What Machine to Rage Against? Why Planning Must Find A Fight To Pick If It Is To Stay Healthy
It’s easy to overlook, but at its inception account planning was something fundamentally counter cultural. From the start, it set itself in opposition to the unhelpful and deeply spurious research and pretesting methodologies of the time. Championed by Stephen King and Stanley Pollitt, planning sought to bend research to service the needs of effective creativity, not vice versa.
Reading the reissued papers of King or Alan Hedges’ Testing to Destruction for example, can give one the feeling that nothing much has changed. Certainly the battle is far from fought and won. That notwithstanding, planning since the days of King and Pollitt has become a mainstream agency offering. Agencies want it. By and large. And clients expect it. To varying degrees. Certainly its existence is no longer something unusual and radical.
And maybe that’s a problem. Because by its very nature, planning cannot afford to become wholly domesticated. It cannot exist simply to grease wheels and smooth paths. Nor can it allow itself to act as an enabler of the status quo. Or apologist for the fad du jour.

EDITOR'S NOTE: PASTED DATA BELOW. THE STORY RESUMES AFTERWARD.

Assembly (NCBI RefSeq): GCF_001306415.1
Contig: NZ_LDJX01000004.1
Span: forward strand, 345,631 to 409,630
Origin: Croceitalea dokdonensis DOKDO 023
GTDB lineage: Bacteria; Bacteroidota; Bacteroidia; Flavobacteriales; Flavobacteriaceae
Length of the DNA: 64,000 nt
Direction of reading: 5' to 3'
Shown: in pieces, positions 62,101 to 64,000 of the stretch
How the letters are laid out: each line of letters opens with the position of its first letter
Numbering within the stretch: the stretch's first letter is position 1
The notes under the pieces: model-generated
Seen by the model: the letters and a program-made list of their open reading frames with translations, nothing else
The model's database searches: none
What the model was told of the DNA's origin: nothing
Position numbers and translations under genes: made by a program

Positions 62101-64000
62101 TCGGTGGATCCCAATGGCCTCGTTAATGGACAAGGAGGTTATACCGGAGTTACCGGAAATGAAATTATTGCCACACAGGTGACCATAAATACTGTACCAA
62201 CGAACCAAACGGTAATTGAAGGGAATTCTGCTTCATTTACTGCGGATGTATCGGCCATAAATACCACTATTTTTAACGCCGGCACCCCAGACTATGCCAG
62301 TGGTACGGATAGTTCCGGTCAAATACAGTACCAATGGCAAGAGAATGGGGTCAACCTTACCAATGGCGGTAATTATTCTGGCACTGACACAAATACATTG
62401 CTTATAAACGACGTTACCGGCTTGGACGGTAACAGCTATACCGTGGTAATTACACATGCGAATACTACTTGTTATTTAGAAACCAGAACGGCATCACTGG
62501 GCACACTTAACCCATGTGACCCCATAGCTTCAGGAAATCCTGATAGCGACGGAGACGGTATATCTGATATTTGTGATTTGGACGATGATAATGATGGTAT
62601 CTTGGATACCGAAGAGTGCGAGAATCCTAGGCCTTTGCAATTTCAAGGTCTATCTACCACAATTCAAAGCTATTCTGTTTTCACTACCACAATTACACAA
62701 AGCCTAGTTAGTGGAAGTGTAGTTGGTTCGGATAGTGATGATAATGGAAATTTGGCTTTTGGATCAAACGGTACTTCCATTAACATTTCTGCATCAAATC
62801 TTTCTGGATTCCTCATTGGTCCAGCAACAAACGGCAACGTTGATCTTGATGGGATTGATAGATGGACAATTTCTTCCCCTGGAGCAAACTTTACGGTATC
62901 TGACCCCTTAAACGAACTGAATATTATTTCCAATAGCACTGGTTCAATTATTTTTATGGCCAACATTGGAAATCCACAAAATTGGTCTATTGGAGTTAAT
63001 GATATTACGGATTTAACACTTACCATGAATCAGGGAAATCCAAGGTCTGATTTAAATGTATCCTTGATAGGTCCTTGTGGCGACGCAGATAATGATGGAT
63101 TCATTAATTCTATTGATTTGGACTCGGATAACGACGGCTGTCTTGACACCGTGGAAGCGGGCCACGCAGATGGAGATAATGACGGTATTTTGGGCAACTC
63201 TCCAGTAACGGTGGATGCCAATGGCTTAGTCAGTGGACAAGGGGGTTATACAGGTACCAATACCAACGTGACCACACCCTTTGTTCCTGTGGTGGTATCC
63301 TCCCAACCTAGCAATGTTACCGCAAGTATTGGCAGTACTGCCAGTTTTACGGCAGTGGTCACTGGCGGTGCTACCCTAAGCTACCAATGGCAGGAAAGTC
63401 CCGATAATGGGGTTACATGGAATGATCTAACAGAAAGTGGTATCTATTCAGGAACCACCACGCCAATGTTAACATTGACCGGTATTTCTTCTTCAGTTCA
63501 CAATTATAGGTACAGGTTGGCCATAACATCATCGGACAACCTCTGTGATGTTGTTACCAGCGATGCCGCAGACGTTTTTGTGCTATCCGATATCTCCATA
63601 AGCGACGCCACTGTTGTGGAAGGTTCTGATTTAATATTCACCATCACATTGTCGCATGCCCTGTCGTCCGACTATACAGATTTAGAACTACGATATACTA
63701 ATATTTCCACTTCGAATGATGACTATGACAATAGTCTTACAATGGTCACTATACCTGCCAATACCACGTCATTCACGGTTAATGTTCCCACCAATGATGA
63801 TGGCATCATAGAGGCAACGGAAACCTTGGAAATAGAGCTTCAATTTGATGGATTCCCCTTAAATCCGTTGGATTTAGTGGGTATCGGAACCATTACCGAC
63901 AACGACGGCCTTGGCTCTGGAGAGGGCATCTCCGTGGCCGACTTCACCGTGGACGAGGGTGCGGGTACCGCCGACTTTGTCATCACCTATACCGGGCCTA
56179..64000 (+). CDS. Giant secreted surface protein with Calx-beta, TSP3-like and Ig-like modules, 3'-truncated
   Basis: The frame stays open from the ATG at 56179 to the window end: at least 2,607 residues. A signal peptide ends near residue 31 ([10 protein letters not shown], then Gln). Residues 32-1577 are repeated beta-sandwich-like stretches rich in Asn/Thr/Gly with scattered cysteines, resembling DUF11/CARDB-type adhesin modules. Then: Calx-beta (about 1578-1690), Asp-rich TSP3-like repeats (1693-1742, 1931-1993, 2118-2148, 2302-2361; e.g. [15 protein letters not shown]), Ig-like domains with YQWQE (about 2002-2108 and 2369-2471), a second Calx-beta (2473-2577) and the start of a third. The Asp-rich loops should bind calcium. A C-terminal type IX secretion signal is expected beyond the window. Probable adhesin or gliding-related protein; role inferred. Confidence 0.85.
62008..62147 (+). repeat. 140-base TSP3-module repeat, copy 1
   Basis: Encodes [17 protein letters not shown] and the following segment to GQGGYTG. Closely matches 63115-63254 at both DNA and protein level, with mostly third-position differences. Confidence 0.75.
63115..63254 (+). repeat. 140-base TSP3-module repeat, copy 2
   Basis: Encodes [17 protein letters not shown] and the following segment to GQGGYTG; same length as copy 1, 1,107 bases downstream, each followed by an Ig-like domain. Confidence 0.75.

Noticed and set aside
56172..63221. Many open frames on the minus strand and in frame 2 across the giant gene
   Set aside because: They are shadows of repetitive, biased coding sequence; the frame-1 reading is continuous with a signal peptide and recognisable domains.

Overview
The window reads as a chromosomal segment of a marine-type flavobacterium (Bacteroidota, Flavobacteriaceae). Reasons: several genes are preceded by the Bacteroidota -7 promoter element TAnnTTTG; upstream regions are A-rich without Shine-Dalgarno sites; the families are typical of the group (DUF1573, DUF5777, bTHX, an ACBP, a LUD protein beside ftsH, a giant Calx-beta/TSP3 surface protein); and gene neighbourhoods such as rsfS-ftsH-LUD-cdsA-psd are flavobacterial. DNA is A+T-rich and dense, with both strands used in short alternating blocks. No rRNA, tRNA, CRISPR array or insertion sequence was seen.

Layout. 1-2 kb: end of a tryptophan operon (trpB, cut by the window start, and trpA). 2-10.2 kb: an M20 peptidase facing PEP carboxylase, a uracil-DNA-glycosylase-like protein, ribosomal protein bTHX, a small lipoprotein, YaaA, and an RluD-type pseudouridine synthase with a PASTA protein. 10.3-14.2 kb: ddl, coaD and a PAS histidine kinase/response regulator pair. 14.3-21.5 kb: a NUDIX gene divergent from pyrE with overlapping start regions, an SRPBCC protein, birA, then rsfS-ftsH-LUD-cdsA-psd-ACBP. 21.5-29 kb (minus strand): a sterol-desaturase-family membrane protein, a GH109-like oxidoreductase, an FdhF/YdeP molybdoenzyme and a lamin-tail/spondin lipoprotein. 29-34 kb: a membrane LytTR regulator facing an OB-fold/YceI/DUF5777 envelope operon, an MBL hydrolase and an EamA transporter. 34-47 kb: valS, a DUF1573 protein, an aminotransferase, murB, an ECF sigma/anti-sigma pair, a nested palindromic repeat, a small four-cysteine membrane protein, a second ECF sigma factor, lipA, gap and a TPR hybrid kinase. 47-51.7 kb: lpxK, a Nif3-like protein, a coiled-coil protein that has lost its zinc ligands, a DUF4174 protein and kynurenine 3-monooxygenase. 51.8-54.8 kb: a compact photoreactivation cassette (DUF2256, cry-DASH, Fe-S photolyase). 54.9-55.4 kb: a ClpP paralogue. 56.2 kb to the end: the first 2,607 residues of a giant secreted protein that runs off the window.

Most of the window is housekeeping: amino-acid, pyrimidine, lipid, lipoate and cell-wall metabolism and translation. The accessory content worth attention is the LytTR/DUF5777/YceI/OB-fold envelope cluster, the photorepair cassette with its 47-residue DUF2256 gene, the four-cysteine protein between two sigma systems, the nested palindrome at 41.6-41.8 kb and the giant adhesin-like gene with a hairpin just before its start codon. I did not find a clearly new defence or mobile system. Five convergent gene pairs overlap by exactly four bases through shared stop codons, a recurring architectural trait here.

Yet to be a real agent of change - which I hope planning believes it is - requires one to push and be against something. Emmeline Pankhurst, Mahatma Gandhi, Martin Luther King... They all stood in opposition to something. Change requires destruction and dismantling as much as it involves building and creating.
This rather begs the question - what should planning’s cause be? What specifically, should it stand in opposition to? What should it seek to dismantle? What should it work against? The scourge of short-termism? The absence of rigorously and clearly defined commercial and behavioral objectives? The treating of effectiveness as a post-event audit process, rather than a vital input into the development of work? The viewing of people through the lens of technology rather than technology through the lens of people?
... What is the big fight that twenty-first century planning should seek to pick? It must have a view. Because if planning loses any sense of what it is against and what the enemy is, it's in trouble.